Plays and the May Festivities 3

Alexander Barclay, a monk of Ely writing about 1513-14, in his version of Virgil’s Fourth Eclogue, gives us the first literary allusion to Maid Marian: 

Yet would I gladly heare nowe some mery fit / Of maide Marian, or els of Robin Hoode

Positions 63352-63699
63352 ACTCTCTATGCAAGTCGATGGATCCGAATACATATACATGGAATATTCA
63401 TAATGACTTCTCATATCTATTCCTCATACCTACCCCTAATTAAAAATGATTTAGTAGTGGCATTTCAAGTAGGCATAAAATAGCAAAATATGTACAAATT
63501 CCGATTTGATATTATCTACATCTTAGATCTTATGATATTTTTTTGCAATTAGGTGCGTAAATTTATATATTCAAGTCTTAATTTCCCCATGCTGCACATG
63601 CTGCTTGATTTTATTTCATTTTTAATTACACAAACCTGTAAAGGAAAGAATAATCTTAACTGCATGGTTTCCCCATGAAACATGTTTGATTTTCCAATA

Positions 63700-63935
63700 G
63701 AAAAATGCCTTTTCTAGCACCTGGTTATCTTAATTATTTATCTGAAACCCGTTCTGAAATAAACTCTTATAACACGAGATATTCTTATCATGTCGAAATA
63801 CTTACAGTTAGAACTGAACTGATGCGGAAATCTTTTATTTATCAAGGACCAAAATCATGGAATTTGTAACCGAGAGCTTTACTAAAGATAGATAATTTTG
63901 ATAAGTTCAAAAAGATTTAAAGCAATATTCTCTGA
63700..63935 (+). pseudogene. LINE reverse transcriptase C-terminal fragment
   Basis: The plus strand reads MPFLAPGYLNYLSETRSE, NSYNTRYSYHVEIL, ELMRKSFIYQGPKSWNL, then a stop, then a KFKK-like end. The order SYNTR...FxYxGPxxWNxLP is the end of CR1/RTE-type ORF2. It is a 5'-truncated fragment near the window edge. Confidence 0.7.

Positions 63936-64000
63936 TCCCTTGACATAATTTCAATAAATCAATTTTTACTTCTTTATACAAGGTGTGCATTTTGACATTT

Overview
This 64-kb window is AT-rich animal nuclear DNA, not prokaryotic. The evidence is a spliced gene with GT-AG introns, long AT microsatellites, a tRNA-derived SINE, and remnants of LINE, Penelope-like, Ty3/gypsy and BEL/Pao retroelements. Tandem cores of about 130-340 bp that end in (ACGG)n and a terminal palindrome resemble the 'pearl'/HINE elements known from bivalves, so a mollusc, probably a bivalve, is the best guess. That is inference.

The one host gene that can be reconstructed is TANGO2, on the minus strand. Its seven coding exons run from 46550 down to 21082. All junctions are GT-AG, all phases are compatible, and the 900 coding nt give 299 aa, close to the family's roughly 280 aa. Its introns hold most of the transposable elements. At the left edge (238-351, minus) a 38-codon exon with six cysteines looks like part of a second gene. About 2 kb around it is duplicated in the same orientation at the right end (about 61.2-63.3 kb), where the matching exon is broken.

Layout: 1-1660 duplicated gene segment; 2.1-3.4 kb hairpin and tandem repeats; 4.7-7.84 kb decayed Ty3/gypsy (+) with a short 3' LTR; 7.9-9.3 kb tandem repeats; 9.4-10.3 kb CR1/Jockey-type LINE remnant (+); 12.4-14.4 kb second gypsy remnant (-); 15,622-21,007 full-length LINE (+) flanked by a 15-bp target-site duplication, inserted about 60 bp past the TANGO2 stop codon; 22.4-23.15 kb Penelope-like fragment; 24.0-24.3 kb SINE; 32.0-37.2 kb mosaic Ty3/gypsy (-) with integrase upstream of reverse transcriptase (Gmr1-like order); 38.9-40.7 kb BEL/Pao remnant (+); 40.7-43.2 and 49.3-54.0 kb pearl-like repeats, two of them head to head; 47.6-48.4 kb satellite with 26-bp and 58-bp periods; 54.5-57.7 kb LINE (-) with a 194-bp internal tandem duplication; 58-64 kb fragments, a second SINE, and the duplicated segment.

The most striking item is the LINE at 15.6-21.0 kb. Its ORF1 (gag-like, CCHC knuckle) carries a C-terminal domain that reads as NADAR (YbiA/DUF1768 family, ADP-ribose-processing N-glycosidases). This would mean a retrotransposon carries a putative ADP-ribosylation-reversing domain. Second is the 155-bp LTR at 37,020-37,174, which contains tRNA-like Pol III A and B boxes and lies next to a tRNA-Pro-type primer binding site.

This could suggest the two characters were still alternatives rather than associates,(1) however expenses relating to Robin Hood, Maid Marian, Little John, the Friar (not called Tuck), along with other items, including Morris garments, are recorded in the church-wardens account book of Kingston-upon-Thames.(2) Stephen Knight has cast doubt on the notion that the May Festivities and the Morris dance were closely related, and that Marian and the friar of the Morris dance were transferred to the Robin Hood myth; he has suggested that the dances may have been a sixteenth-century introduction into English festival practices, where it would appear that the figure who became known as Marian was originally the ‘Murrian’ or ‘moorish one’ and usually had a black face; he further adds that ‘By the later sixteenth century the festal activities of the May Games had, in rapid social and cultural change, fallen together with Morris dances and were often regarded as interrelated, but they are clearly separate in more specifically reminiscent references like Warner’s which says in full: ‘At Pask began our Morris, and ere Pentecost our May’ (Albions England, 1589, p. 121)’.(3) He also states that ‘she was never called ‘Maid’ in the Morris, and to link the Morris and the May game is itself a doubtful connection’(4) It is by no means certain that at any time Robin Hood and his companions were constituent characters in the Morris dance. According to Holt ‘The queen of May and the friar were traditional participants in the morris dance. In origin they were quite independent of Robin’s legend and they were still represented separately in their role in the morris dance, entirely without Robin or anything to link them with his tale, in Tollet’s window executed for Betley Hall, Staffordshire, c. 1621’.(5)